Boing Boing readers on RCTV losing license

Xeni Jardin at Boing Boing originally posted a rather anti-Chavez piece, then after getting the opposing view from readers, did a long piece with lots of comments from readers explaining the history and why they back what the Venezuelan government did. Thank you, Xeni.

Here’s some of the reader comments.

While normally a station losing a license would be a sad thing, this is a TV station that actively supported a coup against Chavez in 2002, and was partially responsible for the violence and deaths that took place at this time. These events, including the role of RCTV and others are well documented in the (award-winning) film “The Revolution will not be televised”.

Firstly, it is not being shut down. Chavez is not renewing the license for the use of the public airwaves.

The can still broadcast over cable, internet, and satellite. Secondly, the poster failed to mention that RCTV openly supported and helped a coup of his government that was partially successful. Chavez did not shut it down immediately but allowed the contract to expire 5 years later.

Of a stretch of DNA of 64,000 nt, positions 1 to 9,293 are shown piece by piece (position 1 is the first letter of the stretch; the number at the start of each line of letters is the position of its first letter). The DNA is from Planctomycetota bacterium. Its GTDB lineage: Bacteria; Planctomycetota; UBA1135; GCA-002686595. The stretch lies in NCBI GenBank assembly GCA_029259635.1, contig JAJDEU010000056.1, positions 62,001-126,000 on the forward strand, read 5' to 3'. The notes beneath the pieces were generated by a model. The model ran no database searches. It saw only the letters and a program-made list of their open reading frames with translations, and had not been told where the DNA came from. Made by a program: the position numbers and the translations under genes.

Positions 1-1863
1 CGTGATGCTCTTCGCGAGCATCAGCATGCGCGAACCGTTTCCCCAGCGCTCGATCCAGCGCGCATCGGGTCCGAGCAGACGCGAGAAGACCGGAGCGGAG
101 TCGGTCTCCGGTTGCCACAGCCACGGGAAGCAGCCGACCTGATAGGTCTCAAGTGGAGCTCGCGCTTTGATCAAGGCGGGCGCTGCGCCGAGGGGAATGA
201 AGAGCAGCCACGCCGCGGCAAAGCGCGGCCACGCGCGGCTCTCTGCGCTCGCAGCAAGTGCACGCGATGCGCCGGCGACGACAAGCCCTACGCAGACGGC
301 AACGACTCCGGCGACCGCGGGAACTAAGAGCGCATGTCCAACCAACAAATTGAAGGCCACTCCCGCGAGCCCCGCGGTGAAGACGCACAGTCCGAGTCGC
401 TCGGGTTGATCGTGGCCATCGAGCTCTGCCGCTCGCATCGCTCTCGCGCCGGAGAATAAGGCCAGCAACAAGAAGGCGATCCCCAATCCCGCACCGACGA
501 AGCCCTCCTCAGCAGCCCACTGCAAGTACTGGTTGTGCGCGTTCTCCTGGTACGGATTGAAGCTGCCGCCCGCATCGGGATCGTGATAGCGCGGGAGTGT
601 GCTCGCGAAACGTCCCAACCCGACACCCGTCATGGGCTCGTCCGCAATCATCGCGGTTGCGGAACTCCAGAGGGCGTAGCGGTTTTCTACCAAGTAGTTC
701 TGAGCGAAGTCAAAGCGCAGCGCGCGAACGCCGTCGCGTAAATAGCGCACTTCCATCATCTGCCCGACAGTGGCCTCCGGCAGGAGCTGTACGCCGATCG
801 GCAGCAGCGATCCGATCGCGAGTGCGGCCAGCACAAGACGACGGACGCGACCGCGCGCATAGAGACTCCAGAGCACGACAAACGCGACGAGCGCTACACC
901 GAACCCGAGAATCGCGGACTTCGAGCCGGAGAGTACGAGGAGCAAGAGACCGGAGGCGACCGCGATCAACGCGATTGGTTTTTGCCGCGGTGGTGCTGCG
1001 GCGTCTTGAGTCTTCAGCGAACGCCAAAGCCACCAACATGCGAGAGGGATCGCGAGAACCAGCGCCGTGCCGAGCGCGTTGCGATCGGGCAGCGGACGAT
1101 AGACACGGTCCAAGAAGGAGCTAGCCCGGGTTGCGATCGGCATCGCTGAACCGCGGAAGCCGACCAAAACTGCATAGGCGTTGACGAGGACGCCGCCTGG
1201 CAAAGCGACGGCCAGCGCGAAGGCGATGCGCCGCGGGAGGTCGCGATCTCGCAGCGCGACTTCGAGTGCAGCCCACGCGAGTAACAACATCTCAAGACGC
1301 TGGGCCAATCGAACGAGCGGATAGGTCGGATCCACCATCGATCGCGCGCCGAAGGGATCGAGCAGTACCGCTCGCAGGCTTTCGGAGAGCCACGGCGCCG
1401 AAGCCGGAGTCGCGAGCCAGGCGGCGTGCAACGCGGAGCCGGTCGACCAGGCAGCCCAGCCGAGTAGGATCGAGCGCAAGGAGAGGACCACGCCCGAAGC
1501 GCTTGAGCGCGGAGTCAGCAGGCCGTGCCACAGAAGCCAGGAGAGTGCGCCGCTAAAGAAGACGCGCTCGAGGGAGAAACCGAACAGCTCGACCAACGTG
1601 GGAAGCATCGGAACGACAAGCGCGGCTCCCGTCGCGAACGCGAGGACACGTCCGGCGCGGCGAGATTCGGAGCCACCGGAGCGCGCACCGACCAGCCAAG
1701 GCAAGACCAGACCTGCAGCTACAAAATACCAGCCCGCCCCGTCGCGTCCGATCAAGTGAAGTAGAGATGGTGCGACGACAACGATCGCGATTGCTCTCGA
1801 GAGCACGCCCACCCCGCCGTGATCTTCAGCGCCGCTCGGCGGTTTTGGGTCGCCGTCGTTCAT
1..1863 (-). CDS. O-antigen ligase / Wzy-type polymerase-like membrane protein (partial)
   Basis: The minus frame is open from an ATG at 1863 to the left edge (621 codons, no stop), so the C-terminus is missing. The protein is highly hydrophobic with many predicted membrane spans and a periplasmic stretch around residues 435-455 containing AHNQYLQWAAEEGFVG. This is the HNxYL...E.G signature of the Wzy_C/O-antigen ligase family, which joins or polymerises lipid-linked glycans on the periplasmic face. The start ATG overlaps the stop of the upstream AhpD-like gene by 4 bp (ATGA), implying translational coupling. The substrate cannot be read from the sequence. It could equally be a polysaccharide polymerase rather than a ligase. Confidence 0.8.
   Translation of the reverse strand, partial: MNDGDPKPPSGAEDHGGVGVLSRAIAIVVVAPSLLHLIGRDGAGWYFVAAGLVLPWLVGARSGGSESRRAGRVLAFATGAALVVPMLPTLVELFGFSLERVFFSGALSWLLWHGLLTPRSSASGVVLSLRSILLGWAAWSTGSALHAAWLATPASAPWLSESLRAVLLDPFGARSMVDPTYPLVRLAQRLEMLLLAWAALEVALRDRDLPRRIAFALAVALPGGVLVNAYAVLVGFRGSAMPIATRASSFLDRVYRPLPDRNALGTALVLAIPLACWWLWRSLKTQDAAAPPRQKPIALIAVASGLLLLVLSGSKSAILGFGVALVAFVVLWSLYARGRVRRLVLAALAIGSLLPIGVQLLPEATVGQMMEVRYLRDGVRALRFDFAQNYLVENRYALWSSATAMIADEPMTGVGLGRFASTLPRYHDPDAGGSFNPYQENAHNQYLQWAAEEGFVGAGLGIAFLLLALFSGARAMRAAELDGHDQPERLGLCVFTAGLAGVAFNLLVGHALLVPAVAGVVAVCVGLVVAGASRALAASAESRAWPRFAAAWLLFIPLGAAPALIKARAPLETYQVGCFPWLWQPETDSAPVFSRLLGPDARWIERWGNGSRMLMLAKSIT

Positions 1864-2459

He also allows other networks that are openly critical of him to continue, just not the ones that tell people to overthrow a democratically elected government.

It seems plausible that the US would do the same if ABC openly supported and helped enact a coup of the government.

Quoting Colin Burgon in The Guardian

Almost all Venezuelan newspapers remain in private hands. The press is free to report, and express opinions, without government interference. Most do so with considerable brio on a daily basis. No media outlet has encountered licensing problems for the expression of political views. No journalist has been imprisoned or punished for report or comment.

In the UK, if Channel 4 aided an attempted coup against the government that resulted in civil unrest and even death, would anyone be supporting the renewal of its licence? RCTV has lost its licence because its wealthy owners slanted news coverage to provide support to the April 2002 coup against Chávez and the elected government. This will not be news to those who gathered in parliament last week to view John Pilger’s excellent documentary The War on Democracy, which shows footage of RCTV involvement.

And in a letter to the Guardian Burgon said:

This is not a case of censorship. In Venezuela more than 90% of the media is privately owned and virulently opposed to the Chávez government.

  • DJ

    “The [station] can still broadcast over cable, internet, and satellite.”

    While neither supporting nor opposing the issue, I would observe this: if Venezuela is like much of the developing world, where a village is lucky to have a single TV, continued access to these “high end” markets are unlikely to bring much consolation (or revenue).

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